By ALLAN H. MELTZER**
[**Mr. Meltzer is a professor at the Tepper School of Business, Carnegie Mellon University, and the author of "A History of the Federal Reserve" (Chicago, 2003 and 2010).]
Federal Reserve Chairman Ben Bernanke has explained his exit strategy to prevent future inflation. The Fed recently began to pay interest to banks on the reserves they hold in their vaults. Using this new tool, it claims the ability to get banks to keep the money instead of lending it out, thus containing the money supply and inflation.
I don't believe this will work, and no one else should.
The exit strategy is incomplete. Proponents are guilty of practicing economics without prices. They never say what the interest rate on reserves must be to get banks to hold the approximately $1 trillion of reserves above the minimum they're legally required to hold. That's the critical question.
The efforts to reduce inflation during the 1970s failed because they ended prematurely. And they ended prematurely when business, unions, Congress and the administration objected loudly to the rising unemployment accompanying higher interest rates. Today's high current and prospective unemployment rates pose a similar dilemma.
No economist doubts that the Fed can induce banks to hold some more reserves by paying interest. But how much?
Normally, banks' principal business is lending, and the interest rate they can get on their loans is more important than the interest they might get on their reserves. Once borrowing resumes, banks will increase loans and expand deposits. The current massive volume of excess reserves will melt into a greater money supply, and later higher inflation.
When will inflation start? The date is uncertain. But the triggering event will be either a sustained increase in bank lending or a large increase in Fed purchases of government debt. Perhaps both. Either one would trigger a sustained increase in money growth.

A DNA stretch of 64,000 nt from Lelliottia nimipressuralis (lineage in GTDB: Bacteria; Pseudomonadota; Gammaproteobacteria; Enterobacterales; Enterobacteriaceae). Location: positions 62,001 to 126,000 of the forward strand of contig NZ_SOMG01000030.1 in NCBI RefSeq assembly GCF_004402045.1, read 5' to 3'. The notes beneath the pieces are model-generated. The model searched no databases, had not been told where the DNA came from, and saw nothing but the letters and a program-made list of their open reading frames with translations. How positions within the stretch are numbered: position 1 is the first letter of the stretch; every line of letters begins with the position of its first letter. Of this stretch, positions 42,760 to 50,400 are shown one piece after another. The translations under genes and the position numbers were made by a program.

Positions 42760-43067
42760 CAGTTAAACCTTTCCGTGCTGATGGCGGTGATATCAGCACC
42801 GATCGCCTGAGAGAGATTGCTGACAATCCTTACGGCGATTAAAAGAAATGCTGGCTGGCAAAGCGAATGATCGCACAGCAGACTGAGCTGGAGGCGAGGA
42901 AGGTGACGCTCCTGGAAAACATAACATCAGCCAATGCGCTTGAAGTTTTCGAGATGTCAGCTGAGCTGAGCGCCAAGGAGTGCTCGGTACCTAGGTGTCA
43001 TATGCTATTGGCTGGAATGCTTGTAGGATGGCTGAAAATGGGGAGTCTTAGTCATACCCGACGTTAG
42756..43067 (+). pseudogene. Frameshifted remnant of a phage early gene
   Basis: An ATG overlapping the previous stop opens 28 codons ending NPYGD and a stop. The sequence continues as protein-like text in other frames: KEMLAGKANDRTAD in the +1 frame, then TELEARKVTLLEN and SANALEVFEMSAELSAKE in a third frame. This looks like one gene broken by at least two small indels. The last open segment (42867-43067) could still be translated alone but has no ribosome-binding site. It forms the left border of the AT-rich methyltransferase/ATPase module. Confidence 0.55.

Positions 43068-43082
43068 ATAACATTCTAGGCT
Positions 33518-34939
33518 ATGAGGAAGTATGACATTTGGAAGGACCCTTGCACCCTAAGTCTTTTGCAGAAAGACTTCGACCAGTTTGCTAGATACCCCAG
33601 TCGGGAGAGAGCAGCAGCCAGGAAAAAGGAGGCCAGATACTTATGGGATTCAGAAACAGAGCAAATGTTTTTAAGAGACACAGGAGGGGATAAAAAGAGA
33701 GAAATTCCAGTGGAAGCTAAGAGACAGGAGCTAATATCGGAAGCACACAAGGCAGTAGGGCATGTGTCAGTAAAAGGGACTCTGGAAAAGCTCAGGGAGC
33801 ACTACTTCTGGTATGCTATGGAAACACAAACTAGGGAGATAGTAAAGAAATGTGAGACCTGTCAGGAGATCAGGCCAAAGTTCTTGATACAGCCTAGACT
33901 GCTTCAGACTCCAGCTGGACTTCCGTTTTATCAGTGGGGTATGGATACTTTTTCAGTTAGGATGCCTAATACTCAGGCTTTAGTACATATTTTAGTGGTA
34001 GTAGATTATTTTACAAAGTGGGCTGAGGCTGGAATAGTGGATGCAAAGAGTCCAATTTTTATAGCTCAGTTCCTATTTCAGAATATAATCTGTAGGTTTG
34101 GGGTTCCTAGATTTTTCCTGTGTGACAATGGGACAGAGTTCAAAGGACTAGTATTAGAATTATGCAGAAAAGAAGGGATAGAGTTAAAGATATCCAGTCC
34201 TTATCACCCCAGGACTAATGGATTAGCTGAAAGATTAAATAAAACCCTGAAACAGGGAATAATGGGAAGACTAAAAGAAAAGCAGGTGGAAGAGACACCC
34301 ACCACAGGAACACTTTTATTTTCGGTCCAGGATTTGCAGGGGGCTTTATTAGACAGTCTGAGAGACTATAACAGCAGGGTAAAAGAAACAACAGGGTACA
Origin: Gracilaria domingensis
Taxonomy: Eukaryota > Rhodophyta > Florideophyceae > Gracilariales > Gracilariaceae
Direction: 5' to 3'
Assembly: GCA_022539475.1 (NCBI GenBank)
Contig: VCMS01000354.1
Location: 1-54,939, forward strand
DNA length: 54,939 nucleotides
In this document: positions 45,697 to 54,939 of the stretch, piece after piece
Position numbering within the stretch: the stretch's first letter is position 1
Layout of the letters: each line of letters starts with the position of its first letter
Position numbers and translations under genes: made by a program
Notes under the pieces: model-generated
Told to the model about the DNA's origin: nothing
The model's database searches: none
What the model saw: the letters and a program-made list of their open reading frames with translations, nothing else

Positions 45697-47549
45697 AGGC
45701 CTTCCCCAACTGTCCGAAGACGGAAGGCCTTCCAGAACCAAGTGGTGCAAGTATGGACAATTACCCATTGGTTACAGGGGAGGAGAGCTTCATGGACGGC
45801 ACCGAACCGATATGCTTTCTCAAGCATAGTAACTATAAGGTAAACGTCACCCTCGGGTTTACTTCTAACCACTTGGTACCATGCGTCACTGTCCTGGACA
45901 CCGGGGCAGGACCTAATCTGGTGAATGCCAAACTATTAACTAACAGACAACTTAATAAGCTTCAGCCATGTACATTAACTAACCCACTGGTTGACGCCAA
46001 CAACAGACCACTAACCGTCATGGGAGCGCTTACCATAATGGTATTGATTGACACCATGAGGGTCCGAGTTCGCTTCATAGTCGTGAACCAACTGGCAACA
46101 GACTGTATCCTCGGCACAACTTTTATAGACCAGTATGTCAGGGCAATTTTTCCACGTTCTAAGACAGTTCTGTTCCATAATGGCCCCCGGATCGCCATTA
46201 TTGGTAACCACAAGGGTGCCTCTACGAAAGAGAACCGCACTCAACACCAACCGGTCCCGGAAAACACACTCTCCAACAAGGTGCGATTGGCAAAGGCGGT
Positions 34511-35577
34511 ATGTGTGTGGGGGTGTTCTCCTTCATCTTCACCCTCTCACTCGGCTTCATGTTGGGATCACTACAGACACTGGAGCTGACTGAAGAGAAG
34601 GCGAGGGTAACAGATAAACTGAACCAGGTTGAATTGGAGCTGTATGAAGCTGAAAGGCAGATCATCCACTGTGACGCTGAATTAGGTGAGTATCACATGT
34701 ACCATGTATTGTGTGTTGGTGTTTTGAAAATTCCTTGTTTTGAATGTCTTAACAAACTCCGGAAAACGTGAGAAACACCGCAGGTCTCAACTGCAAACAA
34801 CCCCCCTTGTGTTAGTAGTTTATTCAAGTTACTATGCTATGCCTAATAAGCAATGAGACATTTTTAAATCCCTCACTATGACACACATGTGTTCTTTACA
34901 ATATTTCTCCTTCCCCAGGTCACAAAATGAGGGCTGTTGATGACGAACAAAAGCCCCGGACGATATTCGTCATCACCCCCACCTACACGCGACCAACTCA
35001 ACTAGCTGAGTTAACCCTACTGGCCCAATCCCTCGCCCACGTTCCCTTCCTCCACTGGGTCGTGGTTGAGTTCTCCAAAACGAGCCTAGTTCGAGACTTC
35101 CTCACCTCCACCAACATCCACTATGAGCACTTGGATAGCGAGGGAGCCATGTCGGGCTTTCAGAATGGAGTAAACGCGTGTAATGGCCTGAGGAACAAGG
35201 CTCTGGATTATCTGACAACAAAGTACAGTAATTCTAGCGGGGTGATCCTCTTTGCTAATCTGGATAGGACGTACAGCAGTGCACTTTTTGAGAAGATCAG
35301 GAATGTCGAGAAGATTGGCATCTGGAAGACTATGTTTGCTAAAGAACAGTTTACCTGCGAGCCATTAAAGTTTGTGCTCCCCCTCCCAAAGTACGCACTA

With the exception of the early years after Paul Volcker became Fed chairman in 1979, the Fed has paid no attention to money growth. There have always been some Fed bank presidents concerned about too much or too little money growth, but they have not affected decisions. That problem remains.
The Federal Reserve has a well-known dual mandate to prevent both inflation and unemployment. It chooses to act on only one part of its mandate at a time. That cannot be the best way to achieve both targets, and it has failed repeatedly to bring low inflation and low unemployment. For example, the policy implied by the famous Phillips Curve—which says you can trade off higher inflation for lower unemployment—failed in the 1970s. We got rising inflation and higher unemployment.
Mr. Volcker publicly and privately discarded the Phillips Curve in favor of bringing inflation down by high interest rates and better control of the money supply. The result: about 15 years of low inflation and low unemployment. But the Fed abandoned its success by keeping interest rates too low after 2003. And now the Phillips Curve is back in fashion, with strong support from the Fed Board of Governors.
Christina Romer, chairman of the Council of Economic Advisers, reminds us regularly about the Fed and the Treasury's tig ht-money mistakes in 1937 which aborted the recovery, and she warns against repeating these mistakes. The principle drivers behind the recovery in 1934-36 were the veterans' bonus in 1936 and a gold inflow following the 1934 devaluation of the dollar—accomplished by unilaterally raising the gold price. The bonus ended, and the Treasury began to sterilize gold inflows in 1937 by selling securities, while the Fed doubled reserve requirements. Monetary policy shifted from excessive ease to excessive restraint.
Nothing of the kind is called for today. Instead, the Fed should announce a policy for preventing inflation that reduces the enormous stock of excess reserves, such as by selling securities. And the Treasury or the Office of Management and Budget should announce a credible policy for reducing deficits. That would help to reduce the uncertainty about future taxes, spending and inflation.
Policies without prices hide the serious problem posed by excessive debt and reserves, and are not credible. Policy makers should develop and announce credible plans now.